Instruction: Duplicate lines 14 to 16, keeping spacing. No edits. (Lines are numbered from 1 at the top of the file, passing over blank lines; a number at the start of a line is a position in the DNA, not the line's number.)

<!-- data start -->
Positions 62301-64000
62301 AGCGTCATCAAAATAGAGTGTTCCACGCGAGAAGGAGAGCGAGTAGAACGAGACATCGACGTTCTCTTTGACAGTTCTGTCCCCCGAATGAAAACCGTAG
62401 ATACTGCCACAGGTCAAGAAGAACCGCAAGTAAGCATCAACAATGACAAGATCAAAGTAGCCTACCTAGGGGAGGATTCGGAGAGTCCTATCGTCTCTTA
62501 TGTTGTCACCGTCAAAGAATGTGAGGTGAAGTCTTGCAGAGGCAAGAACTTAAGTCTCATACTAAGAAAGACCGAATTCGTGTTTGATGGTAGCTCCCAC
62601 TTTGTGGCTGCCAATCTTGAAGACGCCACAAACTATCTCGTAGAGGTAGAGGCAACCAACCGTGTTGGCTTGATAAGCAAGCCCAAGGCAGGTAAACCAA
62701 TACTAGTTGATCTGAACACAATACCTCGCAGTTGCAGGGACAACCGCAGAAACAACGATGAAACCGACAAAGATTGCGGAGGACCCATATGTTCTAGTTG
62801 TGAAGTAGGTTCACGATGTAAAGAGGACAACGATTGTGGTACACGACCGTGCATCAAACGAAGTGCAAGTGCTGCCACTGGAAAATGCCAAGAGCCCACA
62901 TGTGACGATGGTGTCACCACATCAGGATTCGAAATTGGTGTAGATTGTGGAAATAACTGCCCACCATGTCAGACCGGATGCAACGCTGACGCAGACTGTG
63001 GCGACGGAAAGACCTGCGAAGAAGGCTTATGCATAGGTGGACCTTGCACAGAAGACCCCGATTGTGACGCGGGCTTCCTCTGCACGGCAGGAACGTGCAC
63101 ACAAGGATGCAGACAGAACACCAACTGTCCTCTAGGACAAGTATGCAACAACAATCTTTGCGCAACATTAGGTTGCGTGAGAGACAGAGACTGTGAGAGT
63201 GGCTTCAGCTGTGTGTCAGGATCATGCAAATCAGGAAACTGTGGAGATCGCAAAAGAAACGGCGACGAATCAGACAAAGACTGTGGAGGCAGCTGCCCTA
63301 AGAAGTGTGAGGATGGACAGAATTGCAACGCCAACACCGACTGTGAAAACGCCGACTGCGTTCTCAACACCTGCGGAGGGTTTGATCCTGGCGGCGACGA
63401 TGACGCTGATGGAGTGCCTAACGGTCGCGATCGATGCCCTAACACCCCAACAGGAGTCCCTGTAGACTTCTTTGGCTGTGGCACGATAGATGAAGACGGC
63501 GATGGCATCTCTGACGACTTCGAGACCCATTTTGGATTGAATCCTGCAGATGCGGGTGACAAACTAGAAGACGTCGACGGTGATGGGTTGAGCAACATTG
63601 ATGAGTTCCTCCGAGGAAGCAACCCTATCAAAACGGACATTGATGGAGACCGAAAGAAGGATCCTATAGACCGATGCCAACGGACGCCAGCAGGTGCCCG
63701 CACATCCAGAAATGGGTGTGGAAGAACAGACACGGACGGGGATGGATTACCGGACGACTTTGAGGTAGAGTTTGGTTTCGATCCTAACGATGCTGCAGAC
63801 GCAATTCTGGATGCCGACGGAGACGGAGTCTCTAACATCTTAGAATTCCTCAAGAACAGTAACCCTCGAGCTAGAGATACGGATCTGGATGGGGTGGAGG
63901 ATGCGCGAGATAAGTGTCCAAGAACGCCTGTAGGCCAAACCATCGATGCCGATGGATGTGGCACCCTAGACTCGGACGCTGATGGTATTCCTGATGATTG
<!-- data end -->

63501 GATGGCATCTCTGACGACTTCGAGACCCATTTTGGATTGAATCCTGCAGATGCGGGTGACAAACTAGAAGACGTCGACGGTGATGGGTTGAGCAACATTG
63601 ATGAGTTCCTCCGAGGAAGCAACCCTATCAAAACGGACATTGATGGAGACCGAAAGAAGGATCCTATAGACCGATGCCAACGGACGCCAGCAGGTGCCCG
63701 CACATCCAGAAATGGGTGTGGAAGAACAGACACGGACGGGGATGGATTACCGGACGACTTTGAGGTAGAGTTTGGTTTCGATCCTAACGATGCTGCAGAC